When we think about the highest categories of debt, our minds immediately think about credit card debt. Maybe we consider mortgages, car loans, or other types of big debt we have. This is the debt that challenged older generations; but this is a new time and a new generation. One of the lasting impacts of the recession back in 2008 is the rise of student loan debt as one of the fastest-growing categories of debt Americans face.
When the economy was hit, millions of people lost their jobs. Many of them figured the best thing to do was to get a degree and it might propel them to higher-paying work that’s less likely to get cut next time the economy goes down. Of course, when you’re not working, how do you pay for books and tuition? Student loans.
In fact, many colleges made promises of grandeur, saying if you went to their school, their job placement rates were 97% (or some arbitrary, made-up number). When these students graduated, they found out very quickly how fake the job placement numbers were. Saddled with tens of thousands in new debt, they came no closer to finding a job, much less one that was higher-paying. For attorneys like those at Babcock Injury Lawyers in Louisiana, this is an all too common concern for those entering the legal field.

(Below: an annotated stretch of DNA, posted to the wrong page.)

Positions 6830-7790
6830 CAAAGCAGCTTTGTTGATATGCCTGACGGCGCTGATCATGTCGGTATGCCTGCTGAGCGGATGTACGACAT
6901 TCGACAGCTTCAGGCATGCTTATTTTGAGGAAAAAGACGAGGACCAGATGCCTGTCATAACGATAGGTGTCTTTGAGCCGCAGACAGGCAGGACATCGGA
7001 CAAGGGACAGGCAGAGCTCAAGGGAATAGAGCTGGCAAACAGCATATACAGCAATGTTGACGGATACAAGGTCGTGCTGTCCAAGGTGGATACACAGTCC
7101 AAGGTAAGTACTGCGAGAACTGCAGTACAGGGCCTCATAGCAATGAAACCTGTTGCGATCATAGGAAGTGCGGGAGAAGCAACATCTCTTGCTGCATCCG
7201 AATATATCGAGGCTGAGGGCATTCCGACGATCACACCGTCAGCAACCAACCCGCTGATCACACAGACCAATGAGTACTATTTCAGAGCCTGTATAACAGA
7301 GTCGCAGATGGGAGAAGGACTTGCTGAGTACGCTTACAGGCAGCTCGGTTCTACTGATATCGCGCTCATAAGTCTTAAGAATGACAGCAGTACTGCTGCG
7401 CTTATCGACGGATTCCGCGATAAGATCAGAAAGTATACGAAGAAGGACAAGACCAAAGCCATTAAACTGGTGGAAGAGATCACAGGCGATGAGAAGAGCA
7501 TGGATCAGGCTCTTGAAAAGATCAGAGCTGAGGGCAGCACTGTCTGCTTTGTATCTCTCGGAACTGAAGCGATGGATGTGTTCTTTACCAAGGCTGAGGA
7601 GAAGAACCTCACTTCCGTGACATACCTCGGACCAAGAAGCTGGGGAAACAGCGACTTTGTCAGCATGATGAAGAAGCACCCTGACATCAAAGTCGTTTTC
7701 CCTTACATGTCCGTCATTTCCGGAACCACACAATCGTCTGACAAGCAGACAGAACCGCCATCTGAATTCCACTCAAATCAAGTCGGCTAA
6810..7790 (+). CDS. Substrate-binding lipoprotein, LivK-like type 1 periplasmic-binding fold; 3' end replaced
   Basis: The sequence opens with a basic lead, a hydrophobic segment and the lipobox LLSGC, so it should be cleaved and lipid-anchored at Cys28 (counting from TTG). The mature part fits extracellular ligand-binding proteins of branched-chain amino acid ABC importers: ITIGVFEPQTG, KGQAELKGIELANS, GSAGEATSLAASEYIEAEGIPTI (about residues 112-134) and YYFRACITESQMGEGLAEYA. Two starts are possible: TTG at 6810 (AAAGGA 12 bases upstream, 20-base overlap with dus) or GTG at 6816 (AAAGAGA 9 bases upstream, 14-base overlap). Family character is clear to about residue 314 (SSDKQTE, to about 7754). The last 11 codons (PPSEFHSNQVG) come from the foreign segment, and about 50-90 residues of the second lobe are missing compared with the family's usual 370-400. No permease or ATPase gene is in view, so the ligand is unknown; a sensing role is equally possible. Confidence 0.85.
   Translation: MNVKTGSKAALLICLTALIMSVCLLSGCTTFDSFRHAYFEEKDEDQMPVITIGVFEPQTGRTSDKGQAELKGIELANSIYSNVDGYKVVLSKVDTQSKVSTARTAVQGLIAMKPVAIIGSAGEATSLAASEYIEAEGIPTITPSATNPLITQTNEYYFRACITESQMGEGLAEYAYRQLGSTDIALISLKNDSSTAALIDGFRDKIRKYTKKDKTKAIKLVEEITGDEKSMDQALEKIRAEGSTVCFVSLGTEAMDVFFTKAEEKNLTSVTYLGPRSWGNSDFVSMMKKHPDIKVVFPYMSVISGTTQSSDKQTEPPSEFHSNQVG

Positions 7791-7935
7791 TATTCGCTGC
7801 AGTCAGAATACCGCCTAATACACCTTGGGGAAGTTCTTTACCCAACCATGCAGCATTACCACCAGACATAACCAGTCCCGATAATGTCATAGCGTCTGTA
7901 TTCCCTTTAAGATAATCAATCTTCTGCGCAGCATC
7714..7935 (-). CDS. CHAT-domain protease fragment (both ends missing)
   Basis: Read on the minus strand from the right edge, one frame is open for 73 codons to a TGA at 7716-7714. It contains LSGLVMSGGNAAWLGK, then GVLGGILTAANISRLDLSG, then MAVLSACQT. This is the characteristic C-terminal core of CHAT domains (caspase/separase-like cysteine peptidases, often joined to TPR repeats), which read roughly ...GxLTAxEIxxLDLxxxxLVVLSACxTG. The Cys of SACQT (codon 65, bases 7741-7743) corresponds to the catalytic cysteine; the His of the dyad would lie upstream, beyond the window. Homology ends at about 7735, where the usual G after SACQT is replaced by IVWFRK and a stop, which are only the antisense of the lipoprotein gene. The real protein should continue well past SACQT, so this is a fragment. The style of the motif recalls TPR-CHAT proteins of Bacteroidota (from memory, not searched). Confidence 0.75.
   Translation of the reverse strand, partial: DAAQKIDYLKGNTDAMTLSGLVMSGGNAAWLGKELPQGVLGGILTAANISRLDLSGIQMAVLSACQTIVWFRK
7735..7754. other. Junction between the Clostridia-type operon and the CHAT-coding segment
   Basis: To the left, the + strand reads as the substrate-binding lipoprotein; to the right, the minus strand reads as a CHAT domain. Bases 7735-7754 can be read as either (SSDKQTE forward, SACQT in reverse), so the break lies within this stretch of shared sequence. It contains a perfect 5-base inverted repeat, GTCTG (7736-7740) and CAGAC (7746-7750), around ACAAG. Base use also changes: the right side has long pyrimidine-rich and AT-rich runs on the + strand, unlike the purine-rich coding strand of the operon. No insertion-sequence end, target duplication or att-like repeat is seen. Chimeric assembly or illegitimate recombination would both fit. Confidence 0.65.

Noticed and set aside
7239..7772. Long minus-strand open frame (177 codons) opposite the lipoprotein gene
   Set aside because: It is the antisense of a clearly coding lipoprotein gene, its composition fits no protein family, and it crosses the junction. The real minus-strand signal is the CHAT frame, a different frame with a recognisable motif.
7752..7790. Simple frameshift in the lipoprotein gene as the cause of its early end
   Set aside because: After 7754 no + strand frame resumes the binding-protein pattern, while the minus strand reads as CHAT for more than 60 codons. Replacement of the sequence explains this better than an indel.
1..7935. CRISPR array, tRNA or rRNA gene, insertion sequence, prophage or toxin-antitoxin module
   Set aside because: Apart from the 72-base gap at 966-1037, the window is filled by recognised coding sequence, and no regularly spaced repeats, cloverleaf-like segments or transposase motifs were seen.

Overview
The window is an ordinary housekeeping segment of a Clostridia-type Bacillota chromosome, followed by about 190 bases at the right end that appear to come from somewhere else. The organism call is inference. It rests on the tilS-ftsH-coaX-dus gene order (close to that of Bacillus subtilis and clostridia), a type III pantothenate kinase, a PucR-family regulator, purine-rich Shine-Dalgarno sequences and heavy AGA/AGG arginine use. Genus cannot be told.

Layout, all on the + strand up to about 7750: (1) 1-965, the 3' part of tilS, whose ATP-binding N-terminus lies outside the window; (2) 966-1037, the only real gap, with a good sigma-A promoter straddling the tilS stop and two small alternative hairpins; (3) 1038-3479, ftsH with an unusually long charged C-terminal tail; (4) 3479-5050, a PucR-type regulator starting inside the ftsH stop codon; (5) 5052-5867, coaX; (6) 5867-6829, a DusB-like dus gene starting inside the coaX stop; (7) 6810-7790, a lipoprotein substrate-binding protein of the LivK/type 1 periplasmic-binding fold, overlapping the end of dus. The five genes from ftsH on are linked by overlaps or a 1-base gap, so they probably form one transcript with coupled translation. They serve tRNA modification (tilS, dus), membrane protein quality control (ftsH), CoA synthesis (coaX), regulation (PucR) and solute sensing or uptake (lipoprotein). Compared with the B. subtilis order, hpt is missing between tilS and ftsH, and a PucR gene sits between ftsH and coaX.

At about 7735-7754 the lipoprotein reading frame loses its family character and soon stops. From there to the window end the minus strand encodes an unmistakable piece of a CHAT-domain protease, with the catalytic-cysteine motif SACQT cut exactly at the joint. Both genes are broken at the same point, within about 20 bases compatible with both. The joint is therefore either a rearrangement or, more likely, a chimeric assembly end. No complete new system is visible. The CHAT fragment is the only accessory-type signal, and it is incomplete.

As this continued to happen across the country, more Americans were going into default over their student loans. Even students who went to prestigious universities would graduate and be forced to settle for a job working the line at a fast-food restaurant. Making very little money, these Americans could barely afford their rent much less to keep their debt payments to stay current, only compounding the problem further.
A Study By J.P. Morgan Has Startling Results
JP Morgan just released a new study that found the impact of student loan debt on people. We often consider it a personal issue you deal with alone, but the new study found that to be untrue. Its reach goes beyond just the individual, but also into families who feel the need to work together to pay it off.
Currently, student debt is the fastest-growing type of household debt in America. The amount of student debt has reached $1.56 trillion, doubling its total in the last decade alone. This is causing many people and their families a lot of trouble. It’s also why many 2020 presidential candidates made it a priority to talk about student debt.
According to the study, 19% of the 44 million student loan borrowers receive help from family and friends. The problem is said to be so bad that “families are spending more on student loans than key categories of basic necessities,” the report said. It’s affecting everyone but hurts lower-income families the most.
The report revealed that lower-class people between the ages of 18-24 are spending a large portion of their budget on paying back student loans. This is forcing them to make a lot of tough decisions, even as they try to earn a living with their degree. They spend as much as 17% of their annual budget on student loans on average.
Families Feeling the Pressure
Of course, families are there to help each other. You want your child and/or grandchild to succeed, which is why they went to college in the first place. But many people sign on that dotted line to take out loans to do it. After they graduate, they’re forced to spend the next 10-20 years paying it off.